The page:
The Artist: A Review
The Artist – Dir: Michel Hazanavicius; *ing: Jean Dujardin, Bérénice Bejo, John Goodman, Penelope Ann Miller
Words are cheap. The biggest thing you can say is ‘elephant’ – Charles Chaplin
Forget Avatar, forget Inception, forget the avalanche of 3D fare that seems to have engulfed us lately; want to see a truly modern film? Then look no further than The Artist, which, in turning the clock back to an earlier, ‘simpler’ time in moviemaking, has in fact, created something far more complex and intriguing than its stylistic and narrative premise would imply. Consider this: films have not been silent now for over eighty years, so it’s presumably safe to say that the overwhelming majority of today’s movie audiences have never experienced silent cinema, other than film students and classical movie buffs. So, in essence, The Artist, which is not only in glorious black & white but is also, more importantly, a silent film, is for most something they’ve never seen before. And this is what makes French filmmaker Hazanavicius’ jettisoning of spoken dialogue from the film more than just a cynical gimmick or conceit; it invites the modern film audience to experience something entirely new, albeit by employing cinema’s oldest technique. Film, after all, was first and foremost a visual medium (that set it apart from radio, for example) and The Artist takes it back to what Alfred Hitchcock referred to as ‘pure cinema’, i.e. “If it’s a good movie, the sound could go off and the audience would still have a perfectly clear idea of what was going on.”
In setting the film in Hollywood itself and that too in 1927, when the advent of sound into cinema with the success of The Jazz Singer would sound the death knell for silent films, The Artist (which is actually French-produced) both echoes and pays homage to Singin’ in the Rain (1952), the classic musical that took a comical look at the period of upheaval that followed this event. So it is surely divine coincidence that The Artist’s lead actor Jean Dujardin bears a striking resemblance to that film’s co-director and star, Gene Kelly. And like Kelly’s character, Don Lockwood, Dujardin’s cinematic alter-ego, George Valentin, is also a matinee idol of the silent screen in the Douglas Fairbanks mould, whose inability to deal with the demands of the suddenly transformed medium lead to disaster. But where Singin’ dealt with its subject with straight up humour, The Artist does so with old-fashioned pathos, pulling us into Valentin’s downward spiral, as he loses his money, career, friends and self-esteem. But cinematic darkness always has a counterpoint, and here it takes the form of effervescent starlet-turned-star Peppy Miller (Bejo), who has carried a torch for the fallen idol ever since a brief encounter between the two in his heyday. Can Peppy’s love bring Valentin back from the brink? And even if it can, is it enough to redeem him in his own eyes?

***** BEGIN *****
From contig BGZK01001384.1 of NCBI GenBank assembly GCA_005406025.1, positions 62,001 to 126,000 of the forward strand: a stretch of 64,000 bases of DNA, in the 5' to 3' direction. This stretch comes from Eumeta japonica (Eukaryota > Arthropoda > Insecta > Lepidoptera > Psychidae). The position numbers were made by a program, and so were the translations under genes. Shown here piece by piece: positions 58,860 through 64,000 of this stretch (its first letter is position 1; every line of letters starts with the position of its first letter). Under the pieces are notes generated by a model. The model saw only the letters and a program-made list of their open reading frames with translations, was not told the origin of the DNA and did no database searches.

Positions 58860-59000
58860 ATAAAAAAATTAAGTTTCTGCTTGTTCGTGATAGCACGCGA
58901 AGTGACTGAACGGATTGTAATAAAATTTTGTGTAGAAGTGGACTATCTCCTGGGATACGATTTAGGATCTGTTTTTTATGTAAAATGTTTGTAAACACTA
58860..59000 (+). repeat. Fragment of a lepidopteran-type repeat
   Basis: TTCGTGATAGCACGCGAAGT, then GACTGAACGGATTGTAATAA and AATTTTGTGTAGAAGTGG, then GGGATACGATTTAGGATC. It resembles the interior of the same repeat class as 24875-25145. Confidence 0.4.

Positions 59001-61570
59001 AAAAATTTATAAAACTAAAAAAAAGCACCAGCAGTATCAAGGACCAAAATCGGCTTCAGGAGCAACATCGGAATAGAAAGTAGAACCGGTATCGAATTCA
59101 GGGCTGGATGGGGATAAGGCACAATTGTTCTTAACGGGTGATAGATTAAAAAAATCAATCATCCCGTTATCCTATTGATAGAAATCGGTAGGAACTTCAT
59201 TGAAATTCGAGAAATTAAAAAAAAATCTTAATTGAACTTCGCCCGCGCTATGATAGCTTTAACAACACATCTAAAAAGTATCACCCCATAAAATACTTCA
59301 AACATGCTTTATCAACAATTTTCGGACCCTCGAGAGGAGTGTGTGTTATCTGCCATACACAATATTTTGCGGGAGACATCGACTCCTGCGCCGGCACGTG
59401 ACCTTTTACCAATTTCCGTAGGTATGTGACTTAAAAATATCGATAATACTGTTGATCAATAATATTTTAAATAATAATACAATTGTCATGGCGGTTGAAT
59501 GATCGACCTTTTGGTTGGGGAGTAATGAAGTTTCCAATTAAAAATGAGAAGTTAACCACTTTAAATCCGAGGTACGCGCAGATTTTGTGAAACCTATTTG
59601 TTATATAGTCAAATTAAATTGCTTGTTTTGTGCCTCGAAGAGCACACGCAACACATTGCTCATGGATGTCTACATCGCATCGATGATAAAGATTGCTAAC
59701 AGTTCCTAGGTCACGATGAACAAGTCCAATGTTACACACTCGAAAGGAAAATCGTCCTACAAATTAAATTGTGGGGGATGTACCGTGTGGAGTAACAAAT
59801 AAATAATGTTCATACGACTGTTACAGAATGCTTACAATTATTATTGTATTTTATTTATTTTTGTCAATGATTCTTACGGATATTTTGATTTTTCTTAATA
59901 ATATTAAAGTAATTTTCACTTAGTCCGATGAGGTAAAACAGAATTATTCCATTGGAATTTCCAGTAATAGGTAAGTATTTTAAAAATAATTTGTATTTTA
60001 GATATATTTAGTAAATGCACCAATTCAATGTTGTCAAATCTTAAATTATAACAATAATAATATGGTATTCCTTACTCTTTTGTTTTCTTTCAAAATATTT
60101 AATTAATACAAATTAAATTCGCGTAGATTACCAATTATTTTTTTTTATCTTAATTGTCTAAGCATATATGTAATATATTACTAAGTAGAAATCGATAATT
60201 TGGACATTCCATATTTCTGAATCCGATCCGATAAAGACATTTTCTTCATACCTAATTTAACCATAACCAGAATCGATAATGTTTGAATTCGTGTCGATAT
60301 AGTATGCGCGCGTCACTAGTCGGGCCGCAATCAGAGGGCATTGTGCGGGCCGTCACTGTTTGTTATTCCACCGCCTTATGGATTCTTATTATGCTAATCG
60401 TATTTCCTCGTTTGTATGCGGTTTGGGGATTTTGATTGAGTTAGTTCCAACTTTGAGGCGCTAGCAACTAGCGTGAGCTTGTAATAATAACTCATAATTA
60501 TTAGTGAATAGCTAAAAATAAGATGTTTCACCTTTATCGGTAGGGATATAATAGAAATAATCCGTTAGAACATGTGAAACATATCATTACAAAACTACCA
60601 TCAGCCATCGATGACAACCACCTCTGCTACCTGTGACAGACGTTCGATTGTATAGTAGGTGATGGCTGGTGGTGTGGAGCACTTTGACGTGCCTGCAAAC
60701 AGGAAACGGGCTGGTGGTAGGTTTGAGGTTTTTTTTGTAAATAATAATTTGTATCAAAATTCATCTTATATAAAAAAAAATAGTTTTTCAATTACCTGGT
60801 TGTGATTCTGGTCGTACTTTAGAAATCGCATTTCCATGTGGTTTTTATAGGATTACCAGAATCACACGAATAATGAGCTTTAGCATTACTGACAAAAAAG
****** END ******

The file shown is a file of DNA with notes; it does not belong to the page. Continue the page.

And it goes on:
The beauty of The Artist’s story, simple though it is, lies in its telling; because there is no dialogue to listen to or, dare I say, be distracted by, we are free to marvel at the visuals which are nothing if not sheer enchantment. The director’s decision to shoot the film in the 1.33:1 ‘Academy ratio’ just as in silent-film days, is beautifully complemented by the velvety black &whites of Guillaume Schiffman’s stunning cinematography. But of course there is much more to it than just pretty pictures; Hazanavicius creates moments of pure poetry on film with a series of masterfully written and acted sequences that take us into the thick of a time and place long forgotten, accompanied by Ludovic Bource’s enthralling background score. The narrative structure also allows us to become completely absorbed with the main characters who, as essayed by the devastatingly charming Dujardin, and the equally splendid Bejo, are so very much of their time and yet somehow also utterly timeless.
Needless to say, The Artist’s old-world appeal will not be to everyone’s jaded taste, but for many of us, the answer to the question ‘But can a silent film really work in this day and age?’ is, in a word, oui!
Cult: Silent Movie (1976) – Mel Brooks’ audacious little comedy featured a cameo by legendary mime Marcel Marceau, who also uttered the only word spoken in the entire film.
Current: Hugo – Martin Scorsese’s lyrical love letter to the magic of the movies is one of 2011’s best.
Coming Attraction: Alfred Hitchcock & the Making of Psycho (2013) – Sir Anthony Hopkins will star as the Master of Suspense in Sacha Gervasi’s chronicling of the production of the first modern slasher flick.